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Reason why SO-DIMM to DIMM adapters don't work with Ryzen?



for experimentation I got a pair of adapters that let you install SO-DIMM sticks in full-size DIMM slots.

Just like in this video, Intel systems (Skylake-C236 (ASUS P10S WS) and Haswell-EP-X99 (ASRock X99 WS)) work fine with these adapters (by the look of the pcb my adapters seem to be exactly the same models).

But a Ryzen system (ASRock X470 Taichi/UEFI 3.20/2600X) doesn’t post (0d) (also, just like in the referenced video).

I could even test a standard OEM SK Hynix module that worked fine in a Zen+ laptop (Ryzen 5 3550H) - no luck there.

Is there a “simple” reason why this cannot work with Ryzen motherboards?

In the near future I wanted to check if I could speed up a locked down Coffee Lake-i7 OEM system with no dedicated GPU by swapping the standard DDR4-2666 with -3200 ones, since the iGPU should like the additional bandwith.

Since there is no BIOS access I wanted to use Thaiphoon Burner to alter the G.Skill-3200-Samsung B-die-SO-DIMMs’ SPD so that the higher frequency is “force fed” to the CPU’s IMC after a CMOS reset.

I know that this is possible since I accidentally overclocked an Ivy Bridge laptop by installing Kingston HyperX-DDR3-2133 modules that use that mechanism to “auto-overclock” systems.

Unfortunately Intel seems to have locked software access to the SPD on a firmware level on all DDR4 platforms, so using an existing Ryzen system for the job with these SO-DIMM adapters would have been swell, as a Normie-Pleb I don’t feel competent enough to modify of my Intel C236/X99 systems.

Unfortunately I do no longer have access to that mentioned Zen+ laptop and I don’t have any family or friends that have an AMD-DDR4 laptop.

Since this is also my first post I’d like to say hello - been a news episode watcher for a little while and since I got some nice inspiration from a video recommending used enterprise hardware even as a Normie I signed up here to hopefully find answers to various questions and on patreon to show a little support and gratitude for presenting rather niche content in a way plebs can follow :wink:

aBavarian Normie Pleb



Zen and Zen+ (ryzen 1000 and 2000) are a bit fineky with RAM to begin with. Depending on the quality of the the adapter and the RAM itself, this may just att up to more than the IMC can handle.

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you might be able to use these adapters if you pre-set the timings to 1866 or 2133.

The imc on ryzen is basically hard wired into the memory where as on intel it’ll work almost async. So intel is very forgiving with things like trace length. ryzen is not. It’s because ryzen depends a lot more on memory speed/stability since it’s linked to infinity fabric speed.



I was going to ask why sodimms

And then I saw bavaria



Infinity fabric as a reason sounds reasonable.

I also tried that (1866), since I just found out around the same time that my X99 boards don’t like (L)RDIMMs that are speced for more than 2400 MHz in memory slot A1 (change from “Auto” to 2133 or 2400 and they are fine, depending on the CPU, whether it’s Haswell- or Broadwell-EP)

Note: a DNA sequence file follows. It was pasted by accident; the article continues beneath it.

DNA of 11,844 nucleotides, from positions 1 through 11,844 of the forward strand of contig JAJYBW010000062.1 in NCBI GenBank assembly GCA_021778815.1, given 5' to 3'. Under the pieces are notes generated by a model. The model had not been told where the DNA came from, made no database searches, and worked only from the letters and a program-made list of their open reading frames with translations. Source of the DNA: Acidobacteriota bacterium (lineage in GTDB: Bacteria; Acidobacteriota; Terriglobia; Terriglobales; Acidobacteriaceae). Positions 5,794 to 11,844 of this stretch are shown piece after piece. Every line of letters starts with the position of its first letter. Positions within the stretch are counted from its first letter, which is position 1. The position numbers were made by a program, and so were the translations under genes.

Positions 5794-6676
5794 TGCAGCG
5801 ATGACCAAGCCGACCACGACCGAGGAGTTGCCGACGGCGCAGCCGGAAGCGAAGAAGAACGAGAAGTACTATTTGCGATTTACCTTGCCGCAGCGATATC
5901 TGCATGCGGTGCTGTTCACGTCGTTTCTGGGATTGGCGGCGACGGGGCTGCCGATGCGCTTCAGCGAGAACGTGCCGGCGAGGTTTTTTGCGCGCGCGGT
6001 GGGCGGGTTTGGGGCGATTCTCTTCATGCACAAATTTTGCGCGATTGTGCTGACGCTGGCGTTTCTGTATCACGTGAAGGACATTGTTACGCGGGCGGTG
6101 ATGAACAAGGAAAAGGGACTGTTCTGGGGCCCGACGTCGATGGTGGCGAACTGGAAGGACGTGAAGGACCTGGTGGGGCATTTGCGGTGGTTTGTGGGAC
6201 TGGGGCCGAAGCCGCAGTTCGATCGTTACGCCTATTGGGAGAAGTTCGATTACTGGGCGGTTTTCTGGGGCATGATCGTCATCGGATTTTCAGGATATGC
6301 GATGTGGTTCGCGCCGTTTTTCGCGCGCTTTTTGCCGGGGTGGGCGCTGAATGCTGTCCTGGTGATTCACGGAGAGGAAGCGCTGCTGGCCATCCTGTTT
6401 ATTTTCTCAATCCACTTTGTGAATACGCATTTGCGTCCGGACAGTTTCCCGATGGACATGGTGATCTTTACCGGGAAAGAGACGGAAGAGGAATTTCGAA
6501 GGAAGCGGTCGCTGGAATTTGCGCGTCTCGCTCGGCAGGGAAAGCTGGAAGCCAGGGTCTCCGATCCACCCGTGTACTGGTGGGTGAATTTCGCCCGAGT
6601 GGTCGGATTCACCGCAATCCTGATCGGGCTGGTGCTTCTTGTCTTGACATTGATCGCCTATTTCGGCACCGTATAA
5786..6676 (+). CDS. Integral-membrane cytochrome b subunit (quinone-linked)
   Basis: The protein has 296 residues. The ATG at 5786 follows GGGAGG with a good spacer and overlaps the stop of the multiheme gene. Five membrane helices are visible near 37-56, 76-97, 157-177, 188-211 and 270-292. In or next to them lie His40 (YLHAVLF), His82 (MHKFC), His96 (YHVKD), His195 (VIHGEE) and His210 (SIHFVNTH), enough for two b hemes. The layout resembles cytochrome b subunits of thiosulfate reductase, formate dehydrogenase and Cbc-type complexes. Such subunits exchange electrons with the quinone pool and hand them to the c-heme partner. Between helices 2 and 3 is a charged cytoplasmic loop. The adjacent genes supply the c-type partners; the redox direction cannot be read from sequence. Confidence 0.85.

Also tried every slot individually on the Ryzen system.

Can you evaluate if it’s “easily” possible to mod a C236 motherboard BIOS (ASUS P10S WS with “USB Flashback” feature) to be able to modify SO-DIMMs that aren’t write-protected and are seated on adapters?


Yeah, I’m so plebby that my laptop still uses DDR3-SO-DIMM :wink:

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I have asked the same question in regards to a 6770HQ with an Iris 580 iGPU and the answer for that was no, no benefit form faster ram. The topic is around here and I will link to it later if you want but right now I am on a short lunch break.

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Thanks for your feedback!

I’m curious myself to try it out; since I’m increasing the memory capacity in any case and I’ve already ordered the mentioned G.Skill-3200-SO-DIMMs with Samsung B-die DRAM, it wouldn’t be “much” extra work to change their SPD - if one of the systems I personally have access to can be modified to write SPD details via Thaiphoon Burner et al.

If possible I always use systems with ECC memory but if that’s not an option I choose “the best” non-ECC memory around to reduce the likelihood of memory errors even without overclocking.

I just noticed that the normal desktop GUI with a 10-bit-60 Hz-UHD display (Dell UP2718Q) is a bit laggy with the Intel UHD 620 graphics, every little bit more “oomph” is welcome since a Thunderbolt eGPU addition is not an option (at this point in time).



I am honestly amazed you are running 2160p on an Intel iGPU. They are notorious for dropping out and having lots of issues running one.

Mine will display but it will flash black every few minutes at that resolution. So I just run 1080p on 2160p screens.

Edit, here was my findings, it was related to game where there is no benefit from fast RAM, but maybe the desktop will feel better



We haven’t met. I’m master pleb. We’ll talk in lounge later.

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Nice coincidink: Found out today that the ASUS P10S WS has a regular “Enable SPD write” option (the very last one in the manual timings listing) :slight_smile:



Say are you suggesting (because I don’t know) that the memory controller on ryzen is a synchronous memory controller I.e it has a set of speeds and timings it can run at and the memory must match it?

Where as Intel has an asynchronous design?

That’s an interesting proposition I never looked deeper into ryzen